What does a data analyst do? Plenty of cleaning up, it seems
Image: ESB Professional/Shutterstock

What does a data analyst do? Plenty of cleaning up, it seems

26 Jan 2017147 Shares

Dave Elkington of InsideSales.com explains the role of data analysts, and why cleaning up data takes up the vast majority of their time. Algorithms and computer science play a minor role.

What does a data analyst do? Apparently, a lot of cleaning up.

According to the CEO of InsideSales.com, Dave Elkington, 80pc of the role is cleaning up data, removing false positives and, essentially, getting everything in place.

Data analyst, data scientist

Algorithms are solid

The algorithms built to support data analytics are largely already in existence, some for decades. What’s needed is a way to maximise their effectiveness.

“A data scientist job is to understand the data, clean the data, write the algorithm and optimise the algorithm,” said Elkington, adding that “there are some misperceptions about this”.

Elkington claims the algorithms are already solid, with the vast majority of employees’ time spent polishing the data. “The rest of the job is about optimising the algorithm, understanding the output, understanding the meaning of the problem.”

Comparing the role to someone improving the running of a car, Elkington said tweaking bits and pieces here and there is the true skill.

“I love the math, but it has been around for a long time. The real value in data science is in the data.”

David Pardoe of Hays Recruitment recently wrote on this topic, agreeing that the most critical aspect of data science is doing things that can result in better, or quicker, decisions being made – not the technology at hand.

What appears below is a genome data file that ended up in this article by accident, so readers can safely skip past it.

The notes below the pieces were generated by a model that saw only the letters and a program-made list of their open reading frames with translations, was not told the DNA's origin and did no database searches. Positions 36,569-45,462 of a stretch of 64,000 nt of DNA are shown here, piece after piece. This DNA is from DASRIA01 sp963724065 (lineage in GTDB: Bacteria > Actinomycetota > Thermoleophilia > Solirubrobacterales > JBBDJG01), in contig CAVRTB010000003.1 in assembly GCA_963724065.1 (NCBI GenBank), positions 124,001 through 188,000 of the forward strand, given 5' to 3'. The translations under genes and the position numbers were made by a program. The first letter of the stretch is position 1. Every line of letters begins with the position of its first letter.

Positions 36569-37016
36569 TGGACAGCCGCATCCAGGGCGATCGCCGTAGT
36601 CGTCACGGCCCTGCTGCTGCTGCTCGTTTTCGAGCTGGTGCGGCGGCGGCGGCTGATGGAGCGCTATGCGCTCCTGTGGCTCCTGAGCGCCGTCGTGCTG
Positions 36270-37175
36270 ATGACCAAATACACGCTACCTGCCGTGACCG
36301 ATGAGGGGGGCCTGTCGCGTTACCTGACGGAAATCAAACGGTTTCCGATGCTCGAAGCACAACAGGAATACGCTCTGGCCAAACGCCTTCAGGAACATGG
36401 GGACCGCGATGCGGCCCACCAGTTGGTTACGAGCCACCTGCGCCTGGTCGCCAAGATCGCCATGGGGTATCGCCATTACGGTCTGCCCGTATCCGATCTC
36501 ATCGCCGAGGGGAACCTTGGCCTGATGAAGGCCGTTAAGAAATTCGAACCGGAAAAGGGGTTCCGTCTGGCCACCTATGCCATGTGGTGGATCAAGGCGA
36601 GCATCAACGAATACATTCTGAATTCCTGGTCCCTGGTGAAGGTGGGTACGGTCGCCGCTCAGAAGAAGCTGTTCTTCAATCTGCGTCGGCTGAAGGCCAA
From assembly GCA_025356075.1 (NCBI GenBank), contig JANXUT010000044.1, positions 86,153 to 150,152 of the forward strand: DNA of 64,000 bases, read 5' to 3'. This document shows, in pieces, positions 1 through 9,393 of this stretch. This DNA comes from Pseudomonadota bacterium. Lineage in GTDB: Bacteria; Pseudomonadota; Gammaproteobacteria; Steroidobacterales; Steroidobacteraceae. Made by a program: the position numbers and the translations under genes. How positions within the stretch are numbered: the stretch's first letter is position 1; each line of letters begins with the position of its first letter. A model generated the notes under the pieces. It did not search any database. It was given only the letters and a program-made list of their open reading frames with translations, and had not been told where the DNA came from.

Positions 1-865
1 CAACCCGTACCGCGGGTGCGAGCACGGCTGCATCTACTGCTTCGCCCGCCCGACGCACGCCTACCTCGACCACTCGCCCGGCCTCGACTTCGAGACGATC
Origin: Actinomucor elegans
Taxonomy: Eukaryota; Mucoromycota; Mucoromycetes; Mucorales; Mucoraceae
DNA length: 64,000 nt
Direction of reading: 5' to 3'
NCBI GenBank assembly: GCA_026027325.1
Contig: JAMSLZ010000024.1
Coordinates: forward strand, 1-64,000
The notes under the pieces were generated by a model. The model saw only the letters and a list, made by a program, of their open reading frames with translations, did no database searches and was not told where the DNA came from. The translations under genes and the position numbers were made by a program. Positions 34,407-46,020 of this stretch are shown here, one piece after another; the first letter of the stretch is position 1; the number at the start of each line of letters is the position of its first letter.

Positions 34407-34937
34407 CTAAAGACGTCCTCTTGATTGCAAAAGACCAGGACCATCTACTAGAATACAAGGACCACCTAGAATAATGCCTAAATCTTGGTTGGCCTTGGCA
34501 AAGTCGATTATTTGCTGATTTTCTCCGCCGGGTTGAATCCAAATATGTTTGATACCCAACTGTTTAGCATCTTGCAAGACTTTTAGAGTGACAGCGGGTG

The tech sector currently shows incredible growth in data-related fields. Areas such as data science, analytics and fintech are huge, and are changing the face of legacy sectors.

Indeed, Hays listed data scientists and data analysts as some of the most in-demand roles for 2017.

Looking for jobs in tech or science? Check out our Employer Profiles for information on companies hiring right now and sign up for our Career Republic e-zine for a weekly digest of sci-tech careers news and advice.

Gordon Hunt
By Gordon Hunt

Gordon joined Silicon Republic in October 2014 as a journalist, moving on to a new position as senior communications and content executive at NDRC in August 2017. Unafraid of heights or spiders, Gordon spends most of his time avoiding conversations about music, appreciating even the least creative pun and rueing the day he panicked when meeting Paul McGrath. His favourite thing on the internet remains the ‘Random Article’ link on Wikipedia.

Loading now, one moment please! Loading